Preparing for pregnancy with diabetes: A conversation with Denise Charron-Prochownik, PhD
A surprise move across the country led Denise Charron-Prochownik, PhD, RN, CPNP, to develop a preconception counseling program for teens with diabetes that would eventually become a model adopted by the American Diabetes Association.
“I was a registered nurse, and I was very happy being the clinical nurse specialist at Boston Children’s Hospital for the rest of my life,” Charron-Prochownik told Healio. “Then my husband said he was taking a new position in Michigan, and I thought, ‘What do I do?’ My position was already taken there. So I went for my PhD, and that is what led me to research. I never expected it; it all just happened, and I kept taking opportunities and pushing as hard as I could with those opportunities. My professional life is very fulfilled.”
Prochownik, professor and chair of the department of health promotion and development in the School of Nursing at the University of Pittsburgh, is a leader in preconception education and care for adolescent girls and women with diabetes, with a special focus on reproductive health for teens with diabetes. She will receive the 2021 Outstanding Educator in Diabetes award at this year’s American Diabetes Association Scientific Sessions. The award recognizes a distinguished health professional who made outstanding educational efforts in the field of diabetes.
Prochownik’s research emphasis is theory-based intervention studies to enhance cognitive/psychosocial factors that influence health behavior and outcomes among children and adolescents with diabetes. Prochownik conducted several projects in instrumentation, program development and evaluation, and survey designs, and received funding from NIH, the ADA and Eli Lilly to develop, implement and evaluate online education-counseling intervention studies regarding reproductive health and preconception counseling for adolescent and young adult women with diabetes. Her current funded projects target Latina, Native American and Alaskan Native and Native Hawaiian communities.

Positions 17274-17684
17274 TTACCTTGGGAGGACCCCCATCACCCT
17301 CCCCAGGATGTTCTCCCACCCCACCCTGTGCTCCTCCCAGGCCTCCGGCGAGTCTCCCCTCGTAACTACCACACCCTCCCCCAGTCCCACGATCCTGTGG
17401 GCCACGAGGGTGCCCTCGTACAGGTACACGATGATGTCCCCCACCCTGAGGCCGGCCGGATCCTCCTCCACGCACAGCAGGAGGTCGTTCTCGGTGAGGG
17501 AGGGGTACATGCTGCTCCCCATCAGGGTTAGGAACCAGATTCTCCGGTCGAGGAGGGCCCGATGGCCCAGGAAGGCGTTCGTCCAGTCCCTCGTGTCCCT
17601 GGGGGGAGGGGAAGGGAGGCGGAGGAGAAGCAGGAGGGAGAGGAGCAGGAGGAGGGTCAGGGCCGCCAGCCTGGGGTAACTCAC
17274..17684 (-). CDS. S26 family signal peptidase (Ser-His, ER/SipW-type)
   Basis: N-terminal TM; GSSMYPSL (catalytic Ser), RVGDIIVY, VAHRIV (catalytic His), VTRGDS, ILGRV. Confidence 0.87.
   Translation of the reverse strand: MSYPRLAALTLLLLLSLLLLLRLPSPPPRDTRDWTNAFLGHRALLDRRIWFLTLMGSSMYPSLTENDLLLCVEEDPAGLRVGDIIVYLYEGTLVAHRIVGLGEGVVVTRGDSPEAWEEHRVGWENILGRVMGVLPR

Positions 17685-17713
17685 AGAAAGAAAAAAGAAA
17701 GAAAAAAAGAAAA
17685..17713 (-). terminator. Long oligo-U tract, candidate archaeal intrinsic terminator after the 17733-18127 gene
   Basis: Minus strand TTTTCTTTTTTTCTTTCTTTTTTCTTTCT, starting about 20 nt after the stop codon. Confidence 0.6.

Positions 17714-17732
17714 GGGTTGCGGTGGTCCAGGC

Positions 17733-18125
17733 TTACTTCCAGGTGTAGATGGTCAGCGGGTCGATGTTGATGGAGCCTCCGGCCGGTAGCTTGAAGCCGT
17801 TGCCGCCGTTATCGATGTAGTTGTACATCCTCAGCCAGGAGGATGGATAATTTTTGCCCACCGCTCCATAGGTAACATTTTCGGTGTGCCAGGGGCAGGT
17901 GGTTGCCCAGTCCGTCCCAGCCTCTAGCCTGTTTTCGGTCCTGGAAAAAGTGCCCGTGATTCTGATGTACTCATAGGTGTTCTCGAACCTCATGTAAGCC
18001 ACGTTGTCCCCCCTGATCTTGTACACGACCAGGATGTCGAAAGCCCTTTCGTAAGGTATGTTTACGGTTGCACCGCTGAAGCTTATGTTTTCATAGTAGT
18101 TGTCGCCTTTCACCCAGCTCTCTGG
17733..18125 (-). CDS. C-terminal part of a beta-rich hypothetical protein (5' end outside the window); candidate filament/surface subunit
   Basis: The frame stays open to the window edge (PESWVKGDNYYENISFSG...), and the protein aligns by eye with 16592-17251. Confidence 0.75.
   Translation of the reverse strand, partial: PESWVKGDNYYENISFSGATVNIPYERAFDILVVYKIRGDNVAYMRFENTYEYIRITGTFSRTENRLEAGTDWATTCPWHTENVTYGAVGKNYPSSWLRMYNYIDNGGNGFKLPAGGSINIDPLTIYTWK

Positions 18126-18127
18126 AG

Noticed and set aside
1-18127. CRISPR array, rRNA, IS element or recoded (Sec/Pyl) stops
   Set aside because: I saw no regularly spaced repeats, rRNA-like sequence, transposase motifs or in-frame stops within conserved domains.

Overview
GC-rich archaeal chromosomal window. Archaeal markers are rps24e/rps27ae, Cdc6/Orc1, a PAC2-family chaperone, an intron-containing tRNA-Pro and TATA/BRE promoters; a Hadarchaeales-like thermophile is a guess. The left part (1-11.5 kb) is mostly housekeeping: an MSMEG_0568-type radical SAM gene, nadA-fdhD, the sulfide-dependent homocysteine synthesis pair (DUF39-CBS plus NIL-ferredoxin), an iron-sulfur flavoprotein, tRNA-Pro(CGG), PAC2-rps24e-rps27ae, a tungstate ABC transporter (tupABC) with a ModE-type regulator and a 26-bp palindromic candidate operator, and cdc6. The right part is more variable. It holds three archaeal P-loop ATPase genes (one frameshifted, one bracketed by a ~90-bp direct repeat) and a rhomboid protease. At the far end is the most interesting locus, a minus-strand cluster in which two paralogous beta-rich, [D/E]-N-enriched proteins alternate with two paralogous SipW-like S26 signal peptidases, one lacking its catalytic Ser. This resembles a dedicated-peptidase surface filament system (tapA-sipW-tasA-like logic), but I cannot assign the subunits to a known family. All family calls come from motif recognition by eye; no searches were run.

Healio spoke with Prochownik about her passion for educating adolescent girls with diabetes, her love for the outdoors, and what she would like to ask the Pope.
Healio: What is the defining moment that led you to your field?
Charron-Prochownik: I was a registered nurse and became a diabetes clinical nurse specialist at Boston Children’s Hospital — the first person to have the job — so I had to develop the role. I was there for about 4 years, and we had an adolescent clinic. In clinic, we didn’t mention to the girls about their risks of complications during a pregnancy or preconception counseling. I didn’t know about it and it was not something you did.
I later moved to University of Michigan and began work on my doctorate in public health. I was a project director on a CDC grant about preconception counseling in women with diabetes, and we explored which factors predicted women seeking preconception counseling prior to a pregnancy. We learned that if a health provider told them they could be at risk, and that they could prevent those risks if they had normal blood glucose at conception, they were much more likely to have a healthy pregnancy. They had to seek care before they got pregnant to get themselves in good metabolic control. At that moment, it hit me — all of those missed opportunities with the adolescents in the clinic at Boston Children’s.